As cloud services gain traction in mainstream business settings, securing these virtual environments has become more important than ever. However, panelists at the Cloud Security Alliance Congress suggested that placing legal departments front and center of this risk management task could be a mistake. According to Network World, former eBay CISO Dave Cullinane explained in his keynote that lawyers are concerned with sharing information regarding security breaches with IT departments, but hackers have started to work better in collaboration than the businesses they are attacking
Cullinane told the crowd that lawyers tell security executives that they shouldn't share information because they don't know where it will go, but he thinks this is ironic since attackers are working on ways to improve abilities to attack the bigger corporate targets at these companies, according to the news source. He believes this needs to change and information needs to be anonymized to better encourage information-sharing and security.
Network World said the reality of it is that even smaller business operations are living in a threat landscape that has now gone global. Cullinane said when he left eBay, there were many attacks coming in through the cloud, including malware and denial of service attacks that were hitting servers stationed across multiple countries.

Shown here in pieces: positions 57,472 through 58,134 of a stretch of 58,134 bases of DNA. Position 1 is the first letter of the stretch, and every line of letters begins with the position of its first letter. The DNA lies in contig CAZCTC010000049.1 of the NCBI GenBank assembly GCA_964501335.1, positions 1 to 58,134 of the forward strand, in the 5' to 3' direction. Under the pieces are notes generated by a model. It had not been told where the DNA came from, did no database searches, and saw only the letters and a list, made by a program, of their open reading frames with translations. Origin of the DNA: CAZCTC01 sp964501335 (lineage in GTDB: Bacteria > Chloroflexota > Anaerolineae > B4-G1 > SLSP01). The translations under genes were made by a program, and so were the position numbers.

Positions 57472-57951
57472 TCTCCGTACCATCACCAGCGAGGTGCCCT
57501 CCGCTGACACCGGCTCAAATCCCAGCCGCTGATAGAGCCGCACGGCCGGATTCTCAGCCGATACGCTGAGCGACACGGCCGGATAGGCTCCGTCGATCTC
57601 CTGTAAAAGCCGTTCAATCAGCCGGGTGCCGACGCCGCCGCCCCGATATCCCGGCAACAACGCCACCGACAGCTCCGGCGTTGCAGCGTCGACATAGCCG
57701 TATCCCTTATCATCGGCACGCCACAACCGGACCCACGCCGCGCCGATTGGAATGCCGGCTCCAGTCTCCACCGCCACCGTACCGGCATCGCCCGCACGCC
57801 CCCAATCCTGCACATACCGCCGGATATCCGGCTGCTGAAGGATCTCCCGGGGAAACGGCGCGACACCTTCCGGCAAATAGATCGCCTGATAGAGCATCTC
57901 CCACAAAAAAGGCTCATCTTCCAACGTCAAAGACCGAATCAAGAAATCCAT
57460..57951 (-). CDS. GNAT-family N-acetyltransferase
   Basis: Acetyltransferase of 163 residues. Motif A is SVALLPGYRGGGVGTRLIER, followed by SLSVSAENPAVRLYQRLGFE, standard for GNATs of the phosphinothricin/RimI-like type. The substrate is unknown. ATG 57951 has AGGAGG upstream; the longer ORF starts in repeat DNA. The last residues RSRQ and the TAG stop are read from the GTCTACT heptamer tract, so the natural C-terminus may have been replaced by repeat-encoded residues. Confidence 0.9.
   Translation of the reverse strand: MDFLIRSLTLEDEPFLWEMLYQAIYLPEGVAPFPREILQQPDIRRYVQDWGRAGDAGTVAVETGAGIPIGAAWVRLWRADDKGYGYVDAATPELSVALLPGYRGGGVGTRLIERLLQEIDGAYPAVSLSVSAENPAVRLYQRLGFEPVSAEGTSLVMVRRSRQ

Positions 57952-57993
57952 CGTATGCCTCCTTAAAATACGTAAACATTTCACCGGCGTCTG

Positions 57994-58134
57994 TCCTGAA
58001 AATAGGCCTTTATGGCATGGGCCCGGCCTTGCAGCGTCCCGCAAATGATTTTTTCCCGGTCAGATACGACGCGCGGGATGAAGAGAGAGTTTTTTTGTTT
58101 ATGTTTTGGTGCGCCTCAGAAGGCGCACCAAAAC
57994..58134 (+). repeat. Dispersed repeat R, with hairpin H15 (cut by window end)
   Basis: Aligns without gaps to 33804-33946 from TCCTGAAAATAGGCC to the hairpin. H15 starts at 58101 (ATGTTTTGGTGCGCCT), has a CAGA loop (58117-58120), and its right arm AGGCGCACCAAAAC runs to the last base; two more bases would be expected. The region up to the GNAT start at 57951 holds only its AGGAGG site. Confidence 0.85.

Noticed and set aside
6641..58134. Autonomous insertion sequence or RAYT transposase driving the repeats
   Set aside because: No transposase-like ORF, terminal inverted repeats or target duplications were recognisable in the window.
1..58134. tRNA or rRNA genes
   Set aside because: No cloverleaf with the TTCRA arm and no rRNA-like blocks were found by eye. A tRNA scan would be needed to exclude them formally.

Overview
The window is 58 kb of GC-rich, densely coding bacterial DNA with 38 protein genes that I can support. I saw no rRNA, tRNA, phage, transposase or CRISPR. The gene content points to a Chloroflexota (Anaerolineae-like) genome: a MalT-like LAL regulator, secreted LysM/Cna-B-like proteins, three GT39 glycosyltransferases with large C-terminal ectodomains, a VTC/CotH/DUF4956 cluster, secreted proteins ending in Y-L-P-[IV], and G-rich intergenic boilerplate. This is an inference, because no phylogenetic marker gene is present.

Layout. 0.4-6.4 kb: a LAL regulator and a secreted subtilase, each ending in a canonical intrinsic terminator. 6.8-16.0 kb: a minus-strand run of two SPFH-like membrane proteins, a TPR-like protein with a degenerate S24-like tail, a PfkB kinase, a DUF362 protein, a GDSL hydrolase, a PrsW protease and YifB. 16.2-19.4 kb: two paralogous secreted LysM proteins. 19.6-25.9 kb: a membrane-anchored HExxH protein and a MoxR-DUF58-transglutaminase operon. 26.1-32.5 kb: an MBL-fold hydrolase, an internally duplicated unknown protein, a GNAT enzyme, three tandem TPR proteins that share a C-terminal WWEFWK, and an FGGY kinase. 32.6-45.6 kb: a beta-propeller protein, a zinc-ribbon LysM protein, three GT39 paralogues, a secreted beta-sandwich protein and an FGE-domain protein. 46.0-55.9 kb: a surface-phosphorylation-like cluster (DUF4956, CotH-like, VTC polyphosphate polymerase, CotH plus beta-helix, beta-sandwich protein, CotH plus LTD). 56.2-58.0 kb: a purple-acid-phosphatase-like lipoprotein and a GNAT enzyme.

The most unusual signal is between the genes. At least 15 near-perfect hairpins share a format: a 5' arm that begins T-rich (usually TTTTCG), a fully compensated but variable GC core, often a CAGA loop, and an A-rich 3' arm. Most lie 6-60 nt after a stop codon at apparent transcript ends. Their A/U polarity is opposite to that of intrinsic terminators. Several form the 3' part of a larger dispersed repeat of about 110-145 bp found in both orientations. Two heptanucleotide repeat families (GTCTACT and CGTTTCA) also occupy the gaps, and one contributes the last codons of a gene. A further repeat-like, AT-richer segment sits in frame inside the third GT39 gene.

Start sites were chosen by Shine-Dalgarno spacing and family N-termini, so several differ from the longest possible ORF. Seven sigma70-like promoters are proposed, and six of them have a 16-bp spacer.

In another speech at this event, a security expert said victimized companies are being "hunted" by cybercrime units in Asia and Eastern Europe. He suggested that IT professionals are going to have to work harder than ever to explain to lawyers and the legal department what threats they are facing.
Where the standards stand
Mark Radcliffe, senior partner at law firm DLA Piper, told the Christian Science Monitor that the problem cloud computing has is that many servers are based in different areas geographically and there are not as many realistic assumptions as there should be about what the cloud will bring to the table business-wise. He said the industry is currently like the "wild west" as heterogeneous standards and regulations breed confusion.
"Why? Who knows where the servers really sit?" the news source asked. "They may be in the United States, governed by American laws. Or they may be across the pond in Europe, where there are rather stringent privacy rules. Regardless of where the company is based, the location of the servers determine in some large part who can legally gain access to the content on them and how."
This is an area of cloud computing security where legal counsel should, instead of impeding progress, step in and help their companies make better, more educated decisions about how security should work.
Cloud Security News from SimplySecurity.com by Trend Micro,